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Origin and Habitat: Tanzania.
Habitat and ecology: Stathmostelma fornicatum subs. Tridentatum grows dotted between grass in Brachystegia woodland.
Stathmostelma fornicatum subs. tridentatum Goyder
Kew Bull. 53(3): 593. 1998 [2 Nov 1998]
Accepted name in llifle Database:
Stathmostelma fornicatum (N.E.Br.) Bullock
Kew Bull. 8: 55 1953
Description: The typical Stathmostelma fornicatum is a perennial herb with annual stems arising from stout, perennial, subterranean root tubers (geophytic). The flowers are bright yellow with a slight greenish tinge.
Stathmostelma fornicatum subs. Tridentatum: subs. Tridentatum differs from ssp. fornicatum for having 2 mm long tooth-like inner appendage in corona lobes.
Annual stems: Erect to 35 cm tall.
Flowers: Sepals green, sometimes tinged purple at tip; petals bright yellow, particularly on upper surface. Corona-lobes with 2 long tooth-like inner appendage (± 2 mm long).
Remarks: Tuber stains drying paper purplish-black.
Subspecies, varieties, forms and cultivars of plants belonging to the Stathmostelma fornicatum group
- Stathmostelma fornicatum (N.E.Br.) Bullock: is a perennial herb with annual stems arising from a perennial root tuber. Flowers yellow with 1 or 2 small teeth in the cavity of the corona lobes. Distribution: Zambia, Tanzania, Malawi, Mozambique and Zimbabwe.
- Stathmostelma fornicatum subs. tridentatum Goyder: differs from ssp. fornicatum for having 2 mm long tooth-like inner appendage in corona lobes. Distribution: Tanzania.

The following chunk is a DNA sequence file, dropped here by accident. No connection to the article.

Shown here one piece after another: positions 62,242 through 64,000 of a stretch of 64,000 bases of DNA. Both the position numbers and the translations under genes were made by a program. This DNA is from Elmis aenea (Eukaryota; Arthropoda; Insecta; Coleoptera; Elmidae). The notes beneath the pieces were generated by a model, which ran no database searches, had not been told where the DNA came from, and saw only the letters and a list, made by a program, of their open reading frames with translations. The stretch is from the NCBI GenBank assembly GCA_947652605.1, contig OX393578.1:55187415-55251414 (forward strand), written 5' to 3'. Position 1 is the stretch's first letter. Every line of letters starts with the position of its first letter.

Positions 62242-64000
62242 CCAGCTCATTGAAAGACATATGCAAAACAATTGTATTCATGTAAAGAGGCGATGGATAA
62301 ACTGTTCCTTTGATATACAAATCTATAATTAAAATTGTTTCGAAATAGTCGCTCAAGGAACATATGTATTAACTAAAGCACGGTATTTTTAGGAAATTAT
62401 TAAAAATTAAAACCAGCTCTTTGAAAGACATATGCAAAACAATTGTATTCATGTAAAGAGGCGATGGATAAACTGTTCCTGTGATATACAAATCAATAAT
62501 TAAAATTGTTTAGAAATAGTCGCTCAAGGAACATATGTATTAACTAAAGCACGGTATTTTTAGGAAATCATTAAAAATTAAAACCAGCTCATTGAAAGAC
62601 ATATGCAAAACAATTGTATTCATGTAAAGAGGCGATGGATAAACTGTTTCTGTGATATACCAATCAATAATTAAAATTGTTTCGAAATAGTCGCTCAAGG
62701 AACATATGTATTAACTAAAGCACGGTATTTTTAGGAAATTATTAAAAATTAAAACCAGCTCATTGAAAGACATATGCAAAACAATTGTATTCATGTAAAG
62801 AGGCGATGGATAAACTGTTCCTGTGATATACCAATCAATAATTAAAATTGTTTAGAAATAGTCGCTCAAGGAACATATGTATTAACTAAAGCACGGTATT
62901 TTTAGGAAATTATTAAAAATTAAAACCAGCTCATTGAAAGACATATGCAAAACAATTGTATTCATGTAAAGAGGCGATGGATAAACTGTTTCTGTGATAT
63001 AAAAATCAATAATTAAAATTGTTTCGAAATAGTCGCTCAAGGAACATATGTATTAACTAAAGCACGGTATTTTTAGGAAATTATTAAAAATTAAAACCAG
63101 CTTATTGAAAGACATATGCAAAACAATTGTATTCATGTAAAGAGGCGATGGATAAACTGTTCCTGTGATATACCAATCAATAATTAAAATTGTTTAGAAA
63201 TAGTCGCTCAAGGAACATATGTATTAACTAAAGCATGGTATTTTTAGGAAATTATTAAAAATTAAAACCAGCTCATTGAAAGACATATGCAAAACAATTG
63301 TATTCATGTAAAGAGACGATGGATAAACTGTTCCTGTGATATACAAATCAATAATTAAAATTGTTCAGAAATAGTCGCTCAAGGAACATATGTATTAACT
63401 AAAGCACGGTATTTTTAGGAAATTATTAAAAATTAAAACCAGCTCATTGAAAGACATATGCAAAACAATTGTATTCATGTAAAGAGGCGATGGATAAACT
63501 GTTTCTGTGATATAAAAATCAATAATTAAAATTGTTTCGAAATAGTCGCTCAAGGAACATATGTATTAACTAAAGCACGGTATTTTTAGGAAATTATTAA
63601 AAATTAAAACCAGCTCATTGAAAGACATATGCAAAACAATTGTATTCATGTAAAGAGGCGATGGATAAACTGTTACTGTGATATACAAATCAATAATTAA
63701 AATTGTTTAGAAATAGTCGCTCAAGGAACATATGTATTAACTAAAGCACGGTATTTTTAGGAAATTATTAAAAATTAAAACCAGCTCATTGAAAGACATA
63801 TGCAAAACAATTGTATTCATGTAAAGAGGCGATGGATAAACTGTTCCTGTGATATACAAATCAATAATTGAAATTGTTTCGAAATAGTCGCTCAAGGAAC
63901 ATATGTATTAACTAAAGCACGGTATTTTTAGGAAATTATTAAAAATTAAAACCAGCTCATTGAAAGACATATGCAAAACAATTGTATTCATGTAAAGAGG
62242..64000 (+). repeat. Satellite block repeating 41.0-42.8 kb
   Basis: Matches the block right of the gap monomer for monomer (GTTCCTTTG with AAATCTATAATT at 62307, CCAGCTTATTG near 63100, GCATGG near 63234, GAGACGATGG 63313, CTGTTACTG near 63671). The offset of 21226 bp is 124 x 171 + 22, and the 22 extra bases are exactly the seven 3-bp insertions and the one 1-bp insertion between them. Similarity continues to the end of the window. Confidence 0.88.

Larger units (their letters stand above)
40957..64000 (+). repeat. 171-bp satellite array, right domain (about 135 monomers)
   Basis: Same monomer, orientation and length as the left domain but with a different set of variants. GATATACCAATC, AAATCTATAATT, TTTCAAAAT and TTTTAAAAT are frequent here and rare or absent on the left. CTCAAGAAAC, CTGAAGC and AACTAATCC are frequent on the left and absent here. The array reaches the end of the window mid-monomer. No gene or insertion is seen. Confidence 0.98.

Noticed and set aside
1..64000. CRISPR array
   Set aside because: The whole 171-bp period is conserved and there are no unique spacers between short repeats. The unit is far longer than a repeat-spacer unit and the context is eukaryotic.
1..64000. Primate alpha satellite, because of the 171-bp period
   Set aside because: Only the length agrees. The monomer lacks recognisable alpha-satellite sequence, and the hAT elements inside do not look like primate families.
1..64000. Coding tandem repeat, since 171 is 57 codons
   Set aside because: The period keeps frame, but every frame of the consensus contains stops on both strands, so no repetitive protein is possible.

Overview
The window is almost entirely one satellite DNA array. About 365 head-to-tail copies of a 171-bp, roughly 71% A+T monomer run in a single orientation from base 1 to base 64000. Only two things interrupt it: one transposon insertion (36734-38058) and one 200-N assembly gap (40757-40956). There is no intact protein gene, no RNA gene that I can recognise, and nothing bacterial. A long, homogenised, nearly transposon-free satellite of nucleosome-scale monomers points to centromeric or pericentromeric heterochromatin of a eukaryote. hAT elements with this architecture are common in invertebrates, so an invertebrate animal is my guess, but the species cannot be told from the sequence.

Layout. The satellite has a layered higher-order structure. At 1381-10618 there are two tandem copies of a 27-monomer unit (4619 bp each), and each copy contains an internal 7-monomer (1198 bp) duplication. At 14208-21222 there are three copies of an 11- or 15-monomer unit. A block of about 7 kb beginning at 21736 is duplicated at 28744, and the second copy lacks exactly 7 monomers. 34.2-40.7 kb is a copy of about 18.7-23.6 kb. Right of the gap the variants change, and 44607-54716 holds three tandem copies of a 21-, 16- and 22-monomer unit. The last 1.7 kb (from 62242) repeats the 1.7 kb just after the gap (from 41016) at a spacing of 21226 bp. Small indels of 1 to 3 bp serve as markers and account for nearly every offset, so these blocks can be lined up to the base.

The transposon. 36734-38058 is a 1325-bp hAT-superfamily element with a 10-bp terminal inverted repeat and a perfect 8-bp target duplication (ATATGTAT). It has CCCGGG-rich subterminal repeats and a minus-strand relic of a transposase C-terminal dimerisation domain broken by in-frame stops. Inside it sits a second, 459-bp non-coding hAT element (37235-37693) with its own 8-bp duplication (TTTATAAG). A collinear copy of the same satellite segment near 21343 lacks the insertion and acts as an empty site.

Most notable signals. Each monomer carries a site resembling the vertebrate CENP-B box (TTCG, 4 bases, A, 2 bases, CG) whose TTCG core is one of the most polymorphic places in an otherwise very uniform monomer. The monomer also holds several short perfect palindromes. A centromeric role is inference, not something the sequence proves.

Bibliography: Major references and further lectures
1) Focke Albers, Ulrich Meve “Illustrated Handbook of Succulent Plants: Asclepiadaceae: Asclepiadaceae” Volume 4 Springer Science & Business Media, 2002
2) Doreen Bolnick “A Guide to the Common Wild Flowers of Zambia and Neighbouring Regions” Macmillan, 1995
3) Hyde, M.A., Wursten, B.T., Ballings, P. & Coates Palgrave, M. (2015). Flora of Zimbabwe: Species information: Stathmostelma fornicatum subsp. fornicatum.
http://www.zimbabweflora.co.zw/speciesdata/species.php?species_id=145930, retrieved 15 August 2015
4) Goyder, D.J. (1998). "A revision of the African genus Stathmostelma K. Schum." Kew Bulletin 53 Pages 592 - 593.
Cultivation and Propagation: Stathmostelma fornicatum is an interesting addition to a collection, but rarely seen in cultivation.
Growth rate: It grows well, though very slowly, but it possible to increase the speed of growth to some extent by providing adequate amount of water, warmth, and fertilizer during the active growing season, but it’s susceptible to rotting if too wet.
Exposure: It needs light shade, but the caudex should be in the shade, while the leaves prefer some sun. Avoid direct blasting sun in summer. Bright light if grown indoors.
Soil: In pots it needs a very porous potting medium (add pumice, vulcanite, and perlite). It does better in a rather acidic soil.
Waterings: Water frequently while plant is in full growth, but keep dry during the winter after the branches have died back. It rot easily and do NOT like a lot of water when it has no leaves.
Fertilizer: Benefits from moderate doses of a well-balanced, slow-release fertilizer.
Frost tolerance: Due to its African origin keep warm in winter, the minimum safe average temperature is 15°C, although it can go lower for short periods. It can be grown outdoors in frost-free climates, need anyway to kept above 10°C and dry in winter. It is very prone to rot in cool, wet conditions. USDA Zone 10-12, but does very well in containers.
Manteinance: Repot every two years. It like pots with generous drain holes. In the winter, the branches die back and should be cut back to encourage branching, to maintain an attractive shape and to ensure caudex habit.
Propagation: The species can be propagated by seeds (and cuttings ? too). The plants for decoration are grown from seed since they develop a caudex.
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